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vessel disasters. Routine vessel maintenance to navigation electronics to life raft repacking are aimed at preventing or surviving a vessel disaster. However, according to NIOSH, Atlantic Coast commercial fishermen are just as likely to die from falling overboard as from a vessel disaster. How should you respond if one of you should fall overboard? That depends on whether you can see the victim or not. Two Scenarios for Man Overboard Recovery Two Scenarios for Man Overboard Recovery Man Overboard is in Sight hermen put a lot of effort into preventing Commercial fishermen putoverboard, a lot of effort intomust preventing If someone witnesses atofall they sound the . Routine vessel maintenance navigation vessel disasters. Routine vessel maintenance to navigation alarm, alerting the restpreventing of the creworto the emergency. Shout fe raft repacking are aimed electronics to lifeat raft repacking are aimed at preventing or Recovery Two Scenarios forside!” Man Overboard out “Man Overboard! Port (or starboard) and get the el disaster. However, to NIOSH, surviving aaccording vessel disaster. However, to NIOSH, Two Scenarios for Man according Overboard Recovery attention of Coast other crew members. Throw something that ommercial fishermen arecommercial just likely to die Atlantic arepreventing just as likely to die Commercial fishermen put aaslot offishermen effort into Commercial fishermen put a lot of effort into preventing Simple Turn floats over the side where the person fell. A life ring, buoy, froma falling overboard as fromshould a navigation vessel disaster. How should or rboard asdisasters. from vessel disaster. How vesselvessel Routine vessel maintenance to navigation disasters. Routine vessel maintenance to electronics to life raft repacking aimed at preventing or may provide you respond ifrepacking one you should fall at overboard? Thator the a boat fender will helpofare mark the spot and one of you should fallraft overboard? That electronics to life are aimed preventing surviving a vessel disaster. However, according to NIOSH, depends onvictim whether you seeare thenearby. victim or not. victim additional flotation ifcan they ether you can seecommercial the or not. surviving a Coast vessel disaster. However, Atlantic fishermen as likely to die to NIOSH, are just according fromCoast falling as from a vessel disaster. How should Manoverboard Overboard is fishermen in Sight Atlantic commercial are just as likely to water die in It’s extremely important to keep the person in the d is in Sight you respond if one of you should fall overboard? That from depends falling overboard as from avictim vessel disaster. How shouldthe on whether you canat seethe the victim or not. sight. directly with anthey outstretched IfPoint someone witnesses a fall overboard, must sound hand. you respond if one of eyes you falland overboard? That nesses aMan fallOverboard overboard, they must the alarm, alerting theshould restthem ofsound the crew to thestop emergency. Shout Don’t take your off don’t pointing. If you is in Sight on whether you can see the victim or not. thedepends restmust of the crew to the emergency. Shout out “Manto Overboard! Portthey (or starboard) side!” get the attend duties, such alerting theand helmsman, If someone witnesses aother fall overboard, mustas sound the attention of other crew members. Throw something board! Port (or starboard) side!” and thetheShout alarm, alerting thecrew rest ofmember the crew to the emergency. get another to get act as spotter. Justthat don’t Man Overboard is in Sight “Man Overboard! Portside (or starboard) side!” and getfell. the A life ring, buoy, or Simple Turn floats over the where the person her crewout members. Throw something that stop pointing until they have a visual that fix on the person attention of other crew members. Throw something a boat fender mark buoy, the spot and may provide theSimple Turn side where the person fell. Ahelp life ring, orbuoy, If someone witnesses awill fall overboard, must floats over the side where the person fell. A life they ring,at or sound the Simple Turn overboard and are pointing directly them. victim additional flotation if they are nearby. boat fender mark the and may provide the will help willalarm, help amark the spot and provide alerting the rest ofmay thespot crew tothe the emergency. Shout Single Turn Manurever victim additional flotation if they are nearby. Immediately upon notification, the helmsman, should It’s extremely important to keep theside!” personand in the al flotation they are nearby. out “ManifOverboard! Port (or starboard) getwater the in It’s extremely important tofunction keepat the person in the water inoutstretched activate the MOB on the chart plotter, if so sight. Point directly the victim with an attention of other crew members. Throw something that hand. sight. Point directly at the victim with anwater outstretched hand. mportant to keep the person in the in Don’t take your offthe them and stopperson pointing. If you equipped. This will eyes mark position the Simple Turn floatsDon’t overtake the side person fell.don’t AofIflife your eyeswhere off them the and don’t stop pointing. youring, buoy, or ctly at the victim with an outstretched hand. must attend to other duties, such as alerting the helmsman, overboard, inhelp case visual ishelmsman, lost. helmsman attend will to other duties, suchthe ascontact alerting a boatmust fender mark spotthe and mayThe provide the getthem another crewdon’t member to member actpointing. as the spotter. Just don’tspotter. Just don’t get another crew to act as the eyes off and stop If you should then turn the helm hard over in the direction that will victimstop additional flotation ifvisual they nearby. pointing until fix are on the personfix on the person they have stop pointing untila they have a visual other duties, such as alerting the helmsman, swing the away from the victim. Make a simple turn overboard andstern are pointing at them. directly overboard and are pointing directly at them. w It’s member totoact asposition the spotter. Just don’t extremely important toofkeep the person in the water back the the person overboard. This isinSingle the Turn Manurever Single Turn Manurever Immediately upon notification, the helmsman, should ntilsight. theyactivate haveImmediately adirectly visual fix on person Point atupon the victim with an outstretched notification, the helmsman, should the MOB function onthe the chart plotter, if so fastest maneuver back to the person overboard. Ifhand. equipped. This will mark thethem position of the person the MOB function on the chart if so areDon’t pointing directly at them. takeactivate your eyes off and don’t stop plotter, pointing. If you necessary, radio for help. overboard, in case visual contact is lost. The helmsman equipped. This will mark the of the helmsman, person Single Turn Manurever must should attend toturn other duties, such asposition alerting then the helm hard over in the direction thatthe will on notification, the helmsman, should overboard, in case visual contact is lost. helmsman Manthe Overboard is Not inact Sight swing stern away from theto victim. Make a simple turnTheJust get another crew member as the spotter. don’t OB function on the chart plotter, if so thenofturn the helm hardThis over in the direction that will back toshould the position the person overboard. is the stop pointing untilback they have aisvisual fix Ifoninthe person If the person nothe longer sight, fastest maneuver person overboard. the theoverboard stern away from victim. Make aeither simplebecause turn will mark theswing position oftothe person overboard and are pointing directly at them. necessary, radio for help. thecontact fall overboard washelmsman not witnessed or visualThis contact back toisthe position of the person overboard. is the was ase visual lost. The Single Turn Manurever Williamson Turn Man Overboard is Not in Sight fastest maneuver back tothe thethat person If lost,hard theupon helmsman activate theoverboard. MOB function on the n the helm over in theshould direction will Immediately notification, helmsman, should necessary, radio Ifchart the person overboard ismake nofor longer in sight,turn because plotter and athe note ofeither the current heading. away from the victim. Make ahelp. simple activate the MOB function on chart plotter, if so the fall overboard was not witnessed or visual contact was Maintaining the same speed, should then execute ition of lost, thethe person overboard. This is the the Man Overboard is Not in Sight Williamson Turna Williamson Turn. Turn the helm hard equipped. This will mark the position ofhelmsman theonperson helmsman should activate the MOB function the over toward side theheading. person fell until vessel is heading 60 degrees from original course. Then plotter and make a from note ofwhich the current eroverboard, back chart to the person overboard. Ifis is visual contact The If in thecase person overboard nolost. longer in helmsman sight, either because Maintaining the same speed, the helmsman should then execute a Williamson Turn. Turn the helm hard o for help. should then the hard over in the direction that will over toward sideoverboard from helm which the person fell until vessel headingcontact 60 degrees from original course. Then theturn fall was not witnessed orisvisual was Williamson Turn swing the lost, sternthe away from the victim. Make simple turn on the helmsman should activate theaMOB function d is Not in Sight north carolina fisheries association 31 plotterofand a note of the current back to thechart position themake person overboard. Thisheading. is the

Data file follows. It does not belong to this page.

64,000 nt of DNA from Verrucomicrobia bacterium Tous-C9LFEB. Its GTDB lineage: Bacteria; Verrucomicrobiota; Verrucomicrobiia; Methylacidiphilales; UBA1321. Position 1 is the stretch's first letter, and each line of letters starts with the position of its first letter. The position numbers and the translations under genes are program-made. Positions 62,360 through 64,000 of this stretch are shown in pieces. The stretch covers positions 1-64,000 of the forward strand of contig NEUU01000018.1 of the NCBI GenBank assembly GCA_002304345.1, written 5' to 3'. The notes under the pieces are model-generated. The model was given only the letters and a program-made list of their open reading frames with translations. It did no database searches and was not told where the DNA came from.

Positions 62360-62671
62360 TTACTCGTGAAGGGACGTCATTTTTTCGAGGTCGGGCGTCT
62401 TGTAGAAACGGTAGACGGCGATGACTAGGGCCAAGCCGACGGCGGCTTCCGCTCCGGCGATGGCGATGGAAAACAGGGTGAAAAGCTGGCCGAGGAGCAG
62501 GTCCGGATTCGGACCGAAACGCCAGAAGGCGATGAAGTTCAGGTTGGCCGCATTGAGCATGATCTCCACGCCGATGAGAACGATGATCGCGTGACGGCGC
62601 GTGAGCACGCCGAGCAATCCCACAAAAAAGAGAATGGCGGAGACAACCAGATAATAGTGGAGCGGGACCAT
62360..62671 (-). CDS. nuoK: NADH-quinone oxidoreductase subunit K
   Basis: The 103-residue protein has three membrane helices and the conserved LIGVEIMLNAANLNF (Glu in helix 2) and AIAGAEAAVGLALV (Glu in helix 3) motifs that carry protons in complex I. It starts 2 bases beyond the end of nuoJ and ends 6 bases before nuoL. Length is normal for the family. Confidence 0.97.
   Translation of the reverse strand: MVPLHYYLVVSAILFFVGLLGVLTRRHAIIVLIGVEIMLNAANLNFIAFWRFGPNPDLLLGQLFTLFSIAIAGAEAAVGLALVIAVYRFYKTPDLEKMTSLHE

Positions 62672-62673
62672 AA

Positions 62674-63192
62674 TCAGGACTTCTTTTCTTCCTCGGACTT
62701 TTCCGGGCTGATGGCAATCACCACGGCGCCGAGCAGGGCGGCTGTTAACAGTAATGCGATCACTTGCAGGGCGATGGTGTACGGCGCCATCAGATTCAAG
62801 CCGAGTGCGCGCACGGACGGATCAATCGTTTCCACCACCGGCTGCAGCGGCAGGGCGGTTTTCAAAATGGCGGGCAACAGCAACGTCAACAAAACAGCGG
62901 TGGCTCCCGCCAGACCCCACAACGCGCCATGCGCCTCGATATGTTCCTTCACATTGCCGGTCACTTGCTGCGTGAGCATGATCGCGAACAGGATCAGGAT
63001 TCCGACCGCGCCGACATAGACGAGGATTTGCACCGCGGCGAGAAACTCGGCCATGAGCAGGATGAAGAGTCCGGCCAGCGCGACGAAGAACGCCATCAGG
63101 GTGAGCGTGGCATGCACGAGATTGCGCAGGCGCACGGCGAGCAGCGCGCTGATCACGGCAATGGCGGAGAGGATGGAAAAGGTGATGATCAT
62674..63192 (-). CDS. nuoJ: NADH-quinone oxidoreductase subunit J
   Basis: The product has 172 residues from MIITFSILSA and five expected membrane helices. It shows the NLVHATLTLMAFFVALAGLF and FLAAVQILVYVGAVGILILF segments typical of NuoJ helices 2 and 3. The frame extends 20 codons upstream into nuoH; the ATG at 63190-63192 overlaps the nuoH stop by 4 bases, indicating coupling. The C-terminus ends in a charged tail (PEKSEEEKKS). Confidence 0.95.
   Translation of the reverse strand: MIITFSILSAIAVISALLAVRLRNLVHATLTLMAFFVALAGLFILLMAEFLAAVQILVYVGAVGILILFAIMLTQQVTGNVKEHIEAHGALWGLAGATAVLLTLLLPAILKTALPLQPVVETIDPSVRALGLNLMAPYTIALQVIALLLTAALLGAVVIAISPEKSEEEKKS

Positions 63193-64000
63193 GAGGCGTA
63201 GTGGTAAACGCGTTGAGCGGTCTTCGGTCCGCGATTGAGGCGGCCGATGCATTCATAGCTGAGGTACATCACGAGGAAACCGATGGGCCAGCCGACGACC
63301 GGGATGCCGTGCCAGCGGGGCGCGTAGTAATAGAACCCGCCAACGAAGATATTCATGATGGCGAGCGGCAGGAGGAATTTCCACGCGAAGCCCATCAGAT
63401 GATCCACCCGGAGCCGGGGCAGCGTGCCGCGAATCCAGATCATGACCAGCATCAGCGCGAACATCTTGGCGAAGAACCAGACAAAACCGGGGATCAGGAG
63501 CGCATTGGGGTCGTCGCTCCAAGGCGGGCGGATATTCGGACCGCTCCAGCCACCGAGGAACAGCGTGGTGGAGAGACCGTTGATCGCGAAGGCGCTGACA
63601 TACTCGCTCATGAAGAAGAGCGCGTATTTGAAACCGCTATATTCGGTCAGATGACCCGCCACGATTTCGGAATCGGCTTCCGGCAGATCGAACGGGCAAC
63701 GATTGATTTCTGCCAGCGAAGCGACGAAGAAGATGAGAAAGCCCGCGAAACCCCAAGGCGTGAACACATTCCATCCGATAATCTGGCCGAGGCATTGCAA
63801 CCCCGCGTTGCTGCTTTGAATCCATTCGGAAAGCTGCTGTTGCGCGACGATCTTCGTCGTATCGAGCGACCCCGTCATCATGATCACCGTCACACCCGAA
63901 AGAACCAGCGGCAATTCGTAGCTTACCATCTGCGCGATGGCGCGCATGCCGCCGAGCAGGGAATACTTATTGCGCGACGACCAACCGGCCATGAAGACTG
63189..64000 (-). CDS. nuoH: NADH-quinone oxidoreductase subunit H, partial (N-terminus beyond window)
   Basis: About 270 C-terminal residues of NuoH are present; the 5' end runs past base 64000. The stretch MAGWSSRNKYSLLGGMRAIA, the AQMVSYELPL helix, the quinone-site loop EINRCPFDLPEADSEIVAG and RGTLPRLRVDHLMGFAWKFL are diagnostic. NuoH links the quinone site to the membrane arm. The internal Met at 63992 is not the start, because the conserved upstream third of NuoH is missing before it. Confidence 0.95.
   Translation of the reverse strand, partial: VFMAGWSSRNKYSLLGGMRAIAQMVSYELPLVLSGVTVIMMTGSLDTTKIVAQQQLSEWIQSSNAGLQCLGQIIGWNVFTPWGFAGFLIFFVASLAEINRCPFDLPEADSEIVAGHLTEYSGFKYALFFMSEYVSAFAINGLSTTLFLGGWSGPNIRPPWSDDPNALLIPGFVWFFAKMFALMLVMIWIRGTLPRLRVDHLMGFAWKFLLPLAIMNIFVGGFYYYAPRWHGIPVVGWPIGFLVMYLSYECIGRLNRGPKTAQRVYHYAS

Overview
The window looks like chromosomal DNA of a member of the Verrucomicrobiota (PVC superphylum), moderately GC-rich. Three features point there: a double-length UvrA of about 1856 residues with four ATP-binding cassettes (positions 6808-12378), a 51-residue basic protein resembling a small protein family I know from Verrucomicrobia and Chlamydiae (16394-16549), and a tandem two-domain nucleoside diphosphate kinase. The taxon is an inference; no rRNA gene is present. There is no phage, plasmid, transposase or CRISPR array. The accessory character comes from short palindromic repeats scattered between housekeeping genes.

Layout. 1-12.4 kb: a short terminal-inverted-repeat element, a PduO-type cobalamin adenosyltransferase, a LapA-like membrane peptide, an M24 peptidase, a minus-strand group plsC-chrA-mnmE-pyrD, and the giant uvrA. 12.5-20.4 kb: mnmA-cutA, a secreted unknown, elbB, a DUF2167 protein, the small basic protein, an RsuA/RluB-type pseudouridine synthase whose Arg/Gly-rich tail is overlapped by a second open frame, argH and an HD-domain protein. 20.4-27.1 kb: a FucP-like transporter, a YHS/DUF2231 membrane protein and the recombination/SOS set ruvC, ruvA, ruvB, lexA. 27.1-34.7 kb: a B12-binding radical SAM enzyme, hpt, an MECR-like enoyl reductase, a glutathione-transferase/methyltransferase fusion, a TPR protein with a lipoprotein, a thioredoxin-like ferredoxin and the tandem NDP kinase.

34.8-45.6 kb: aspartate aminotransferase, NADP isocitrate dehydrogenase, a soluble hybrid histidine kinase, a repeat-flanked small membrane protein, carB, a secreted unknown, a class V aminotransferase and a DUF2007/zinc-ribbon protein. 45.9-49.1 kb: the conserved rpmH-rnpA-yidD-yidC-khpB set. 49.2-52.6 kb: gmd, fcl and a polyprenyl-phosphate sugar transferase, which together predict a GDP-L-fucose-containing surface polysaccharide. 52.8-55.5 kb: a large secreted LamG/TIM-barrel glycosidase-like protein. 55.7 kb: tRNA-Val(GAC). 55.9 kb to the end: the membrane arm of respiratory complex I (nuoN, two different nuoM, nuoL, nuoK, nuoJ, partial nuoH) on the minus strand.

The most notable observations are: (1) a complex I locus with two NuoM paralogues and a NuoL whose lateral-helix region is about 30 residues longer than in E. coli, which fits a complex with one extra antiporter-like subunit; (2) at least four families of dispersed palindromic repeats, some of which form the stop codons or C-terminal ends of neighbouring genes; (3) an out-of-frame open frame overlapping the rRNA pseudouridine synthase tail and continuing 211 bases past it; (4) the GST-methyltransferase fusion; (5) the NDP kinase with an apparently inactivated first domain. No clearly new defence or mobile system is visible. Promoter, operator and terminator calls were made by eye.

turn the helm hard over in the opposite direction until on a heading 180 degrees opposite the original course. This will place the person overboard on the side of the vessel from which they fell. Continue along this reciprocal course while searching for the victim. Make a mayday radio call notifying the Coast Guard and vessels in the vicinity of the person overboard so that they can assist in the search. Approaching the Man Overboard In rough conditions, approach the person overboard from the leeward direction. This will prevent the vessel from drifting down on the victim. Ready a crew member as a rescue swimmer by having them don an immersion suit. Man Overboard Recovery If the victim is conscious and able to assist themselves, cast a line attached to a recovery sling to the person overboard. If the sling has flotation, it may also be towed to the victim. Instruct the victim to place the sling over their head and under their arms. Haul the line in to bring the victim alongside the vessel. If the victim is unconscious or unable to assist themselves and it is safe to put a swimmer in the water, attach the rescue swimmer to the vessel with a length of floating line. Use a quick disconnect around the waist to do so. Have the rescue swimmer bring the recovery sling to the victim and secure the sling around the victim so that it is over their head and under their arms. Then haul in the victim so that they are alongside the vessel. Once alongside, rig the rescue sling to the vessel’s lifting gear, if available or haul the victim aboard by hand. In either case, be sure to bring the victim aboard so that they are chest and belly face toward the side of the vessel. Hauling someone over the side of the boat on their back risks causing them serious injury. Immediately evaluate the victim for injuries. If the victim is not breathing, immediately start CPR and make a mayday radio call for assistance. If the rescue swimmer requires help getting aboard, use the rescue sling and lifting gear to bring them aboard. After Care Man overboard victims are frequently very cold and suffering from hypothermia. People with mild hypothermia will be alert, shivering, and may lack full coordination and stumble in their speech. Victims with mild hypothermia are capable of rewarming themselves and will benefit from dry, warm clothing, food, and a warm drink. Those with moderate hypothermia may stop shivering and will exhibit a low level of consciousness. They will exhibit slurred speech and be unsteady on their feet. Victims of moderate hypothermia may not be able to warm themselves and will need prompt medical attention. Victims of severe hypothermia will be unresponsive, exhibit a decreased heart beat and rate of respiration. They are unable to rewarm themselves and require special treatment and immediate medical attention.